Answer: The format of Terraform configuration file is .tf or .tf.json. Some of the example of Terraform configuration file are main.tf, vars.tf, output.tf, terraform.tfvars , provider.tf etc.

Q6. What are Terraform Providers ?

Answer: Terraform Providers are most important part of terraform which allow to connect to remote systems by the help of API’s. There are different Terraform providers such as google provider, terraform aws provider, terraform azure provider , Oracle, MySQL , Postgres etc.

Q7. Name three Terraform provisioners that are used in Terraform ?

Answer: Terraform provisioners: Local exec , Remote exec and File.

Q8. What happens when you run Terraform init ?

Answer: Terraform init allows all the Terraform modules and Terraform providers to initialize with latest version if there are no dependency locks.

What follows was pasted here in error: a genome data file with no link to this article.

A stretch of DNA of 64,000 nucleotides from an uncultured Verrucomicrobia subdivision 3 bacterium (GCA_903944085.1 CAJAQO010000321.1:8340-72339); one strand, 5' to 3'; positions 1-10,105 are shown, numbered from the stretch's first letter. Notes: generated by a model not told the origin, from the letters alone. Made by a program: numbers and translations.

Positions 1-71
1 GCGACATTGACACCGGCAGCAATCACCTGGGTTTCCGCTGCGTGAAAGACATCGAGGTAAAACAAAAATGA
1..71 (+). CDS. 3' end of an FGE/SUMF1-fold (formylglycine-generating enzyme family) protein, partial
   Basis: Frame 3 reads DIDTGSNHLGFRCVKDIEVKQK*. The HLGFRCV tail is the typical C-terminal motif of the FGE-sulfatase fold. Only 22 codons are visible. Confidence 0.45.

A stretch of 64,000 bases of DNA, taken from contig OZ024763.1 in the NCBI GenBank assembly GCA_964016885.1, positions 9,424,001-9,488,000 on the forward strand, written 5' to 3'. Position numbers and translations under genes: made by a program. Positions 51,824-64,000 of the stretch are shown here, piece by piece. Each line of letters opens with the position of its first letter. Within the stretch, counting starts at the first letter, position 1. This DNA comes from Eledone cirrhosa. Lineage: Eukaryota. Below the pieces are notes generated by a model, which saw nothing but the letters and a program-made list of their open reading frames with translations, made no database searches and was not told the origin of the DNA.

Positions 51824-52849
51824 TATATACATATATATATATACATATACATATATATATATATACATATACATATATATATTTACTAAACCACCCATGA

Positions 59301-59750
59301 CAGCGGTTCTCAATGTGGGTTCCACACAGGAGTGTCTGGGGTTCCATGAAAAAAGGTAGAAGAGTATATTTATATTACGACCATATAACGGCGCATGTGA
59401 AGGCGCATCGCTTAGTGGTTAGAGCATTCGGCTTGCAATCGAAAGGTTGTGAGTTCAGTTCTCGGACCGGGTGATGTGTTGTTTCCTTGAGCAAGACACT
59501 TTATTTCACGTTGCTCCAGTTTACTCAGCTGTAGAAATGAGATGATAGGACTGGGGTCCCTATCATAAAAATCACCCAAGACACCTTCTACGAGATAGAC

Q9. How do you define Terraform provider version ?

Answer:

terraform {
      required_providers {
           aws = "~> 1.0" } 
     }

Q10. How to update Terraform provider version?

Answer:

terraform init --upgrade

Q11. What is the other way to define Terraform provider other than in Terraform Block?

Answer:

provider {
      version  = "1.0" 
           }

Q12. In case you have two Terraform providers with same name but need to deploy resources in different regions, What do you do in that case?

Answer: Use alias to solve this issue.

Q13. How do you format and validate Terraform configuration files?

Answer: Use command terraform fmt and terraform validate

Q14. What is Command to Check the current status of infrastructure applied and how you can list resources from your state file?

Answer: terraform show and terraform state list

Q15. What is difference between local exec and remote exec Terraform provisioners?

Answer: local exec is used to run the commands locally on your system like output on the terminal while running terraform plan command and remote exec is to execute remotely on the resources such as EC2.

Q16. What are the two types of connections used while you use remote exec Terraform provisioner?

Answer: SSH or Winrm